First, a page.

Chemical weapons testing at Edgewood Arsenal through the years

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In today’s Baltimore Sun, reporter Mary McCauley commemorates the beginning of World War I with a look at Maryland institutions born from that conflict. Here, a closer look at the Edgewood Arsenal, now a part of Aberdeen Proving Ground, where the U.S. has manufactured and tested chemical weapons since 1918.

Construction of the Edgewood Arsenal began just one year before Armistice Day, on Nov. 11, 1918. Less than 30 miles from Baltimore, the facility would later become part of neighboring Aberdeen Proving Ground. But following the war’s end, sooner than expected, the U.S. was faced with the question of what to do with sites like Aberdeen and Edgewood: whether to close them, or to keep them in operation in the event of future war.

Edgewood remained.

A 1918 story in The Sun touted it as “the largest poison gas factory on earth,” and detailed how brave civilians and soldiers toiled at the manufacture of highly dangerous chemicals.

Certainly, the work of manufacturing deadly weapons was dangerous. The story recounted a Chicago boy who’d been exposed to phosgene gas fumes. The chemicals ate away his left ear and burned his left arm. Another man, who hoped to take the “faintest sniff” of mustard gas to see how it smells, burned his entire face as well as his hands. Doctors hoped to save the man’s eyes, but acknowledged that even if they succeeded, “he is in for a long seige of it.”

Though such exposures were accidental, for many years, the Army used human subjects to test the effects of poison chemicals. At first, the use of human subjects was limited to a few personnel who worked at Edgewood. However, from WWII through the 1960s, many thousands of enlisted men were exposed to drugs like sarin and nerve gas.

In the 1960s Army scientists, together with the CIA, began administering mind-altering drugs — including heavy doses of LSD — to human subjects as part of a program to develop an incapacitating agent to use on enemy soldiers and populations.

“They told me it would be like taking aspirin,” said Gary, who went by only his first name in a 1979 story that ran in The Sun. But he reported being depressed and even suicidal in the years since undergoing testing at Edgewood.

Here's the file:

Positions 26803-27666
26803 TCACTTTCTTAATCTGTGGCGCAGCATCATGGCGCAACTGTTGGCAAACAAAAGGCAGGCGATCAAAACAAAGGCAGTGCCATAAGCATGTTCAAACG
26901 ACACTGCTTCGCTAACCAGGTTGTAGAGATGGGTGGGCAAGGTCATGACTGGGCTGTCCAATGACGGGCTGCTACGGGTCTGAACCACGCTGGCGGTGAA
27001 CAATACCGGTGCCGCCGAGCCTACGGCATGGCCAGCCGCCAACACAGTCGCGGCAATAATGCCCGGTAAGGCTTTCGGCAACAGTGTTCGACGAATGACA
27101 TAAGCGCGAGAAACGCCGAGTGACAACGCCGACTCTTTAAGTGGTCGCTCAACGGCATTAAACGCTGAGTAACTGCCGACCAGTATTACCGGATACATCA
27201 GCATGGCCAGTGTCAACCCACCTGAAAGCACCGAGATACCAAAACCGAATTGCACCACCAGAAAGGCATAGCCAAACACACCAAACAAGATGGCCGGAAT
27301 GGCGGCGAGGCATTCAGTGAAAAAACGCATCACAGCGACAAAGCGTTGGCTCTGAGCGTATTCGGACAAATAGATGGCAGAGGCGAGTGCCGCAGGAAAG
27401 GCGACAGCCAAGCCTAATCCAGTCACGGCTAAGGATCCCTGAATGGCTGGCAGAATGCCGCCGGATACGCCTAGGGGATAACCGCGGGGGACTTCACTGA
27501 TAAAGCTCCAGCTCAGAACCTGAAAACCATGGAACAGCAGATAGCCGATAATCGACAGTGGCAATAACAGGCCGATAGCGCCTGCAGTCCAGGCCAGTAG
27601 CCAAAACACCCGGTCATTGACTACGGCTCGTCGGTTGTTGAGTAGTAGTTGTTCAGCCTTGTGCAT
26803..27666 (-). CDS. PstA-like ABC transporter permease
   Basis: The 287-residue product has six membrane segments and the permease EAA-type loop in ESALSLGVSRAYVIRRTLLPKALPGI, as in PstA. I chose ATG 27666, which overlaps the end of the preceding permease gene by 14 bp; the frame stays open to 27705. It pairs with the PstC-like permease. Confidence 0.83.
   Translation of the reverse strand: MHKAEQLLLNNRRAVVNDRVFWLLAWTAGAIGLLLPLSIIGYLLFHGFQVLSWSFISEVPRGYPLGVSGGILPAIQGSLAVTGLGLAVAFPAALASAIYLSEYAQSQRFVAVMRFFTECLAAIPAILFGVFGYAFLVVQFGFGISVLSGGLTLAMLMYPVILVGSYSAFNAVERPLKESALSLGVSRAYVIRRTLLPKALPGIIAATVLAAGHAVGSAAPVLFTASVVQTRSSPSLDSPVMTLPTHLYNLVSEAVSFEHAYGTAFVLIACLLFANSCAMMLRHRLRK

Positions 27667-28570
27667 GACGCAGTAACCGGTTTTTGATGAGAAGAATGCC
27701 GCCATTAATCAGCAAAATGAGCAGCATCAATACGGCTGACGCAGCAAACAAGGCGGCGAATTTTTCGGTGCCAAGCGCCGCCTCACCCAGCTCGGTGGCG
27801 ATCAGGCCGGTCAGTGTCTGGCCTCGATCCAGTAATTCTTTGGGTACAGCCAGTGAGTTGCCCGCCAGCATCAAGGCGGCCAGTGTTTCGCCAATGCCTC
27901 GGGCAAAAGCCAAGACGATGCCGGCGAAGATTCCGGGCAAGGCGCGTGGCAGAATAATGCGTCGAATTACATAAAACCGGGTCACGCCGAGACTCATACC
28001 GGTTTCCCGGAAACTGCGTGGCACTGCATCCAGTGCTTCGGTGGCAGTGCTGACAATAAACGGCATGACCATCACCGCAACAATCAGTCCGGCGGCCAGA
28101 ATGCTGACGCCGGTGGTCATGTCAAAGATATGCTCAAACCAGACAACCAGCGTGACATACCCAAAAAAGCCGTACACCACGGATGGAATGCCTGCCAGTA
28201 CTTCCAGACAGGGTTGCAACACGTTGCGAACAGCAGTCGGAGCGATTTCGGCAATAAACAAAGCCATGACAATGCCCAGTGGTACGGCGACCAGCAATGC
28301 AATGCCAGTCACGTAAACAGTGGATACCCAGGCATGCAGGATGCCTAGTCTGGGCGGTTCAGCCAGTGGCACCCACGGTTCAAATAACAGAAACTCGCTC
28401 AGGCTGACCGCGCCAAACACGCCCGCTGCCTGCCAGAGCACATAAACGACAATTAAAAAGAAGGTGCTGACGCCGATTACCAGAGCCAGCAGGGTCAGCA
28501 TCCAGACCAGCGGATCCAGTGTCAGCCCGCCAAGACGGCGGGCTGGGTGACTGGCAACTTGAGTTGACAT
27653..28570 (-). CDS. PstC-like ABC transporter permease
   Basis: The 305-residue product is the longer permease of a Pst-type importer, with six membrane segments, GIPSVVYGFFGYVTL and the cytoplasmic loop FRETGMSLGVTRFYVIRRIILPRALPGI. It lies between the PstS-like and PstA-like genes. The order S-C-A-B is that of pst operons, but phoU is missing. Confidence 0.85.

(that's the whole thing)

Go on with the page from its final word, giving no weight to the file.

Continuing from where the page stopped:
“If they had told me what it did, I never would have taken it,” reported another participant, who only found out later that he’d been given LSD at Edgewood.

Many had their claims for health benefits rejected by the Veterans Administration, as the Associated Press reported in 1977. (Congress investigated the program in 1975 after vets complained; the Army denied any wrongdoing.)

The experiments may have been overseen in part by Nazi scientists, brought covertly to the U.S. through Operation Paperclip.

“My research reveals the pervasive influence of former Nazi scientists at Edgewood Arsenal,” author Linda Hunt testified before a House Subcommittee in 1991. The Subcommittee was investigating claims from a former U.S. Army sergeant whose life “disintegrated” after he was reportedly dosed with LSD against his will at Edgewood in the 1950s.

Controversial, too, were the Army’s methods of getting rid of the used weapons. As recently as the 1970s, workers were disposing of mustard agent, tear gas, nerve agents and white phosphorus by throwing the substances into long trenches and setting them on fire. Some of the chemicals, including a component found in rocket fuel, have found their way into Aberdeen’s tap water.

In the early 1990s, residents gathered to protest plans to burn tons of deadly nerve gas in an incinerator. In the words of one neighbor, Lois Roberts, “I’ve lived here 25 years, my children are here, my grandchild is here, and I don’t want to carry a gas mask of nerve-gas antidotes.”

In 1990, the EPA had placed the entire Edgewood area and parts of the Aberdeen area on its Superfund list of high-priority cleanups. A 2003 Sun article called Aberdeen Proving Ground “one of the nation’s most polluted military bases.”